At the risk of sounding like someone who’d use the word "whippersnapper," I relate the following fact: When my mother was a child, she and her sisters each received two dresses to wear to school for the year. They kept their style fresh by wearing the dresses on alternate days.
Fast-forward to 2011, when my mother’s granddaughter, at age seven months, is the owner of dozens of clothing items. Without counting, I’d estimate that Elsie’s wardrobe includes about 15 shirts and eight pairs of pants, plus numerous socks, hats, sweaters, bibs, booties, snowsuits…and that’s only the current size. Entire other wardrobes await in the attic for when she gets bigger.
Still, I felt we needed a few more warm things to get us through the winter (she’d outgrown a batch of stuff and most of the bigger things we have are summery), so off we went yesterday to Sugar Snap. I love secondhand clothes shopping; at $3 and $2 per item, you can really kind of go nuts. (By the way, parents, I hear the Goodwill on Pantops is a goldmine for baby stuff.)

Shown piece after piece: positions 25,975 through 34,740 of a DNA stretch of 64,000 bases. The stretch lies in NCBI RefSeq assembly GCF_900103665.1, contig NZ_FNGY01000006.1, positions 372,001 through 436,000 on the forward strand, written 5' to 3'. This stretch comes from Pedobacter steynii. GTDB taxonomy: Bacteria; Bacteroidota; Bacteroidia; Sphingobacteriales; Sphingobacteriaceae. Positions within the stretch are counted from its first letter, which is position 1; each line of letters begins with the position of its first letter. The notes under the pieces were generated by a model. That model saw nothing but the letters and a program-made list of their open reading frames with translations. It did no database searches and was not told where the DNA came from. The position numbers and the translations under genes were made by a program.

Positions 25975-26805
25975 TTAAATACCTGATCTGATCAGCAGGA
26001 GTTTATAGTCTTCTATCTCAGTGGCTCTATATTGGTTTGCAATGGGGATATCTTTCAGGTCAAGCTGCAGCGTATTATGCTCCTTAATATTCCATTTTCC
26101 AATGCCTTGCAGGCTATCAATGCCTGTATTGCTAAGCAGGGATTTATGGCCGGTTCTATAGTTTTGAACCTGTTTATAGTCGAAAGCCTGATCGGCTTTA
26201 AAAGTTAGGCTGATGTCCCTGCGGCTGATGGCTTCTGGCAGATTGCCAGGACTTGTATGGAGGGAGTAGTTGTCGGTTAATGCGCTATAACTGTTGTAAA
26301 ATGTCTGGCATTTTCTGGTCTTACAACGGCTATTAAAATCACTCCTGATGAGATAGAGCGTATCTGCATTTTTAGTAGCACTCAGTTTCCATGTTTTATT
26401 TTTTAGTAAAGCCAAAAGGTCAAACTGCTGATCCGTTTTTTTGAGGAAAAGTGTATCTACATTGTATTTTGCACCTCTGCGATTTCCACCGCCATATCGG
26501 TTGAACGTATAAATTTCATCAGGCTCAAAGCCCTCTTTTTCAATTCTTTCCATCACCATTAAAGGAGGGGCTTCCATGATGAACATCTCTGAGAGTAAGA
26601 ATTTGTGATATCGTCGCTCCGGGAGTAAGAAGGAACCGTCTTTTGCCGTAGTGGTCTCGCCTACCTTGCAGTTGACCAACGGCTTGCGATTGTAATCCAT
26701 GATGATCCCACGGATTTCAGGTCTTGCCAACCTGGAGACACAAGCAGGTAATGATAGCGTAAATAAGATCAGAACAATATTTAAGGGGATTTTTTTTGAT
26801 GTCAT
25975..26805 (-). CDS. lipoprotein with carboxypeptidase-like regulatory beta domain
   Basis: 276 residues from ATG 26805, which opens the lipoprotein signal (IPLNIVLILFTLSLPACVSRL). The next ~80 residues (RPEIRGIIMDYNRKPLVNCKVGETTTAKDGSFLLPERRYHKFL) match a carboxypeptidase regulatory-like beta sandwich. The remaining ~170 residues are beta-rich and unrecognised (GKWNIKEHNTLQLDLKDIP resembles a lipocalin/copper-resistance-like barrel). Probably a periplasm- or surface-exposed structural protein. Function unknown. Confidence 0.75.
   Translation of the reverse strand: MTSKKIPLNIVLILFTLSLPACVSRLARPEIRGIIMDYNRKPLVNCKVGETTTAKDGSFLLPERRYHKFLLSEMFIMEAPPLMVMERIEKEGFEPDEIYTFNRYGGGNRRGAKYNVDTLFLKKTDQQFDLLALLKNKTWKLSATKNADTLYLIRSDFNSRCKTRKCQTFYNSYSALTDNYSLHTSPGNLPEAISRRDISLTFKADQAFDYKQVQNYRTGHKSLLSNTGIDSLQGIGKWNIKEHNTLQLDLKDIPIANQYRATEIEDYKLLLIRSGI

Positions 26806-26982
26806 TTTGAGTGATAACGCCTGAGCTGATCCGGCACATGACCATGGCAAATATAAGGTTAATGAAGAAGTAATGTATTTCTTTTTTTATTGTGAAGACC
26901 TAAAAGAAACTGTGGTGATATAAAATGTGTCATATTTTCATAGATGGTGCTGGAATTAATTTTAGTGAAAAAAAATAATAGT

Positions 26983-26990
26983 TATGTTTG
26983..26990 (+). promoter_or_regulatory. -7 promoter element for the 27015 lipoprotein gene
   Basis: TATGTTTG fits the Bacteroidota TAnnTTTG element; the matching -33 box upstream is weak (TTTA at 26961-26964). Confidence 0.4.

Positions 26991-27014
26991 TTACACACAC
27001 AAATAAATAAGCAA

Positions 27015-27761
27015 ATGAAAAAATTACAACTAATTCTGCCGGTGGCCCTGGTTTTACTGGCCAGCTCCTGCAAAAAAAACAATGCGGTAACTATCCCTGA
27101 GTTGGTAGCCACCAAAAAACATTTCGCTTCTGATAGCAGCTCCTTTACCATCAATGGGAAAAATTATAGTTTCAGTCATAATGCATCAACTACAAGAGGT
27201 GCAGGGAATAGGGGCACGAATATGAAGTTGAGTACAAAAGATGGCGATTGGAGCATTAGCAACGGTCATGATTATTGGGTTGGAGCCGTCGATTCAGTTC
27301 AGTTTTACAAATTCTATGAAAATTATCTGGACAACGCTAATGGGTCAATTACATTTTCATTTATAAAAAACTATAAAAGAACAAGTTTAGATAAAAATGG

I’m glad there’s a way to outfit our daughter without buying new clothes–it’s great to reuse stuff and it’s certainly much cheaper–but it makes me ponder our society’s norms regarding variety in fashion. Must we really present ourselves as brand-new people each day of the week, complete with accessories? I think of the 100-Thing Challenge and realize that, even before her first year of life is complete, Elsie’s over the limit. Let’s not even think about how her dad and I would stack up.
Something tells me that in a greener world, we’ll have to get more modest about our public personas, maybe even letting others in on the fact that we have finite resources for clothing ourselves and our kids. Maybe we can all agree not to pressure each other to look new all the time, spending our clothes budgets on just a few really well-made things that will last, rather than dozens of sweatshop-made, none-too-durable items. What do you think, whippersnappers?